PFAS: Background and Impact

Per- and polyfluoroalkyl substances (PFAS) is a common term for a group of human-made chemicals found in everyday products. PFAS were originally created in the 1940s and are resistant to water, grease and stains. They are found in everyday items such as carpet, clothing, cookware, food wrappers and furniture. They are also used in some firefighting foams that are being phased out of use.

PFAS chemicals take a long time to break down and are thus persistent in the environment. Humans can be exposed to these chemicals through a variety of pathways, including eating food contaminated with PFAS, using products made with PFAS, drinking water that contains PFAS and breathing air containing PFAS. The Environmental Protection Agency (EPA) has found associations between exposure to some PFAS chemicals and human health.

PFAS Have Not Been Detected Above the Reporting Limit in the City of Boulder Drinking Water.

In 2023, the City of Boulder tested the city’s drinking water for 29 PFAS compounds as part of the EPA’s Fifth Unregulated Contaminate Monitoring Rule. The city completed the four rounds of required testing in December 2023. None of the 29 PFAS compounds were detected in the city’s drinking water.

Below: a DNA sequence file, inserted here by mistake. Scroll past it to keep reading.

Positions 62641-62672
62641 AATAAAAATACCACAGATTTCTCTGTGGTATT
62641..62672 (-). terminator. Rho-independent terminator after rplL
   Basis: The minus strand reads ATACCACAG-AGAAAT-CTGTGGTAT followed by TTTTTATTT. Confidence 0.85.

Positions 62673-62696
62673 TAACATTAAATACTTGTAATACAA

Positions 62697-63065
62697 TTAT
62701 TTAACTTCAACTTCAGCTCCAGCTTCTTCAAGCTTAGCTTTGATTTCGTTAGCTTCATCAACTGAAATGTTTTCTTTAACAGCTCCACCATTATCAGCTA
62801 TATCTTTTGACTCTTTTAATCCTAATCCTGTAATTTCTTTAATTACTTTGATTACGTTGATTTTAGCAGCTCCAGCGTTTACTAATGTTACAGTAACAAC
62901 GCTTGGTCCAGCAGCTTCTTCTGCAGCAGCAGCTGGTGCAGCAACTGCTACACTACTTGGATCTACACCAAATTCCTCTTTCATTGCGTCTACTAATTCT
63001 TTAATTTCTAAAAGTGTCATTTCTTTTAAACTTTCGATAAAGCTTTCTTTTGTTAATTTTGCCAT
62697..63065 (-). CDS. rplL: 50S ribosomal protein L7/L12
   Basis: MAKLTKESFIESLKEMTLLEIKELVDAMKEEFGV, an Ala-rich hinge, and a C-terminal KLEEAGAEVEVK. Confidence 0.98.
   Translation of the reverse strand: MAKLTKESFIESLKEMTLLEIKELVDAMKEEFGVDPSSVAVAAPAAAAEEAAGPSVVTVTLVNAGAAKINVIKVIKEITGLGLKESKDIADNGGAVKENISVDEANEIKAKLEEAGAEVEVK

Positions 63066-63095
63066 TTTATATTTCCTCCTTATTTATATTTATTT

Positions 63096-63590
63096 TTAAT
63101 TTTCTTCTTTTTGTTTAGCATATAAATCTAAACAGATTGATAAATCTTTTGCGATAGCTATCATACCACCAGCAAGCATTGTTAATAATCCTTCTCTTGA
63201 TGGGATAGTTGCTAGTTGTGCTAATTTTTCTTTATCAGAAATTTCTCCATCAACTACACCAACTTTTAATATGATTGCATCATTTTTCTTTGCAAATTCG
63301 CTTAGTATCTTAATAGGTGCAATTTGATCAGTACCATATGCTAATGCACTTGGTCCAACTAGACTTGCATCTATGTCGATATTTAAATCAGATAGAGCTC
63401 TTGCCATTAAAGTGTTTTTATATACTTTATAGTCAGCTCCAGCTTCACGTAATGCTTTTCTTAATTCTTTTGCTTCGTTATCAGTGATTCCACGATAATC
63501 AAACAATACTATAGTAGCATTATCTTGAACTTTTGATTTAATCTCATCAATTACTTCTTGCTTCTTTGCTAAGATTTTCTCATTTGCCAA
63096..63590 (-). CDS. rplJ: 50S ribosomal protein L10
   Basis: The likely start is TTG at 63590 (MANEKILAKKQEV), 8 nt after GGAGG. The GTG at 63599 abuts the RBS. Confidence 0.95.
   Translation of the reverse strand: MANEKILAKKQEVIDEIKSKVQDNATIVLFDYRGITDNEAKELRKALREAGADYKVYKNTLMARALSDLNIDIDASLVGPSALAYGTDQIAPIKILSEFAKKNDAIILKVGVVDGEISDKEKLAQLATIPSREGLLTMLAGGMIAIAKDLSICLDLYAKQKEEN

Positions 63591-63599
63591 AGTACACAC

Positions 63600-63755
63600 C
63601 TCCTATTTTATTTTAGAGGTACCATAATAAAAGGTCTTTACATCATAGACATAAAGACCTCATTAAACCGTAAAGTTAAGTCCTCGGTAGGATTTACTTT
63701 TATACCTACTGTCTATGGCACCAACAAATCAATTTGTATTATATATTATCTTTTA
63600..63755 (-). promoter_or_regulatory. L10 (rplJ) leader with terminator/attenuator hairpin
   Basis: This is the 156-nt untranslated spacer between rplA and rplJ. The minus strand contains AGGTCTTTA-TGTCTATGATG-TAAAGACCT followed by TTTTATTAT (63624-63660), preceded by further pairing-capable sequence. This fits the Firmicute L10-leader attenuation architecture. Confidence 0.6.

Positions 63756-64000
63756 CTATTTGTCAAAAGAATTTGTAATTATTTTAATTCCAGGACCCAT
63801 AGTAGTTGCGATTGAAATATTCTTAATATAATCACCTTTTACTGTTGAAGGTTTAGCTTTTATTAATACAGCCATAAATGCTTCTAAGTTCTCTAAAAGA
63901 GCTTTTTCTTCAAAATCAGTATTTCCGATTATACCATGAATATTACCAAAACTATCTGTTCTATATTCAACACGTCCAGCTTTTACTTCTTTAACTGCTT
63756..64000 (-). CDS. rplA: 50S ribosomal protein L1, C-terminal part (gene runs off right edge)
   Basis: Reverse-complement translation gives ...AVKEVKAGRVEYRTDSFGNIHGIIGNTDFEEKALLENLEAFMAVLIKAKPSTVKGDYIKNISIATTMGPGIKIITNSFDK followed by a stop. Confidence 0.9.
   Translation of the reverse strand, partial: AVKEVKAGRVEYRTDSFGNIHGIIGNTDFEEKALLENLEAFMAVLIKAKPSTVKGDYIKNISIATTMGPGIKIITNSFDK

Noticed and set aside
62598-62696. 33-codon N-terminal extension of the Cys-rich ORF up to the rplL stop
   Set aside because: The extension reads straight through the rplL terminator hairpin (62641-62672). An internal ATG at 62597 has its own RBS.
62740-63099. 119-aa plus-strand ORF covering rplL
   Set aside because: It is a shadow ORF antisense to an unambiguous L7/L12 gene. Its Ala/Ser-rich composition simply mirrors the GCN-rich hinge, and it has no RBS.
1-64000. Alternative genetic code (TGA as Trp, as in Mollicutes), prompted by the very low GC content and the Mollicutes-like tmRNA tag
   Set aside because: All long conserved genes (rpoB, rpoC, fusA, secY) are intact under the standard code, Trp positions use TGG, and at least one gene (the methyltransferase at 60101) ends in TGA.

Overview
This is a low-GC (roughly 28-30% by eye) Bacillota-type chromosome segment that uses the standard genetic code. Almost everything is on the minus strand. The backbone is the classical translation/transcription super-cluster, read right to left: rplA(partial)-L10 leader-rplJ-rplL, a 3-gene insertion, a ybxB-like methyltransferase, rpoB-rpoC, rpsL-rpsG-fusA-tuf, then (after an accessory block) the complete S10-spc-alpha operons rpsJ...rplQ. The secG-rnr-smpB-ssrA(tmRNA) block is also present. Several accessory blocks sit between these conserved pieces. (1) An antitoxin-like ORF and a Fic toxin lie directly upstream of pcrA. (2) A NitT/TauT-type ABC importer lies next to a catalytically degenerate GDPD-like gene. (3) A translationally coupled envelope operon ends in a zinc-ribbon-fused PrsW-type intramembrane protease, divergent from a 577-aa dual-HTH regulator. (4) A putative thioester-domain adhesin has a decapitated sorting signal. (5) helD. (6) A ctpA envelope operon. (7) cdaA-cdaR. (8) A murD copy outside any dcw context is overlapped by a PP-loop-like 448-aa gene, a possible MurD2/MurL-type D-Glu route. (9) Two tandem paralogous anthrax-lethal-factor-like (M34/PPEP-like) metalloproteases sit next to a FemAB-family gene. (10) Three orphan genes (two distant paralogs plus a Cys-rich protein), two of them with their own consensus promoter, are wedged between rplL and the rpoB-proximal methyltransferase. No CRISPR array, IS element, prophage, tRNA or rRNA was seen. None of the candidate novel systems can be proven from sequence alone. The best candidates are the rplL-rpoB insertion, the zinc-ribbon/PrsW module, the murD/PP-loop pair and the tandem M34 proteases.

New PFAS Drinking Water Regulations

The EPA released new drinking water regulations for six PFAS chemicals on April 10, 2024. The six regulated PFAS compounds include PFOS, PFOA, PFBS, PFNA, HFPO-DA, and PFHxS. The city has tested drinking water for all of these compounds, and they have not been detected.

The new regulation requires water providers to monitor these six PFAS chemicals and notify the community and eventually reduce levels of PFAS if levels exceed the standards. Because these PFAS chemicals have not been found in the city’s drinking water, we anticipate that our drinking water will continue to be in compliance with the new PFAS regulations without additional treatment. The city will continue to test for PFAS in drinking water to meet regulatory requirements.

To learn more, customers can visit the EPA’s PFAS webpage.

Boulder's Drinking Water

Boulder is fortunate to have several high-quality sources of water near the Continental Divide and largely upstream from most human impacts.

The city is committed to continuing to provide clean and safe drinking water to our community. We will continue actively evaluating new information and regulations around PFAS to best protect the health of our drinking water system and our community.

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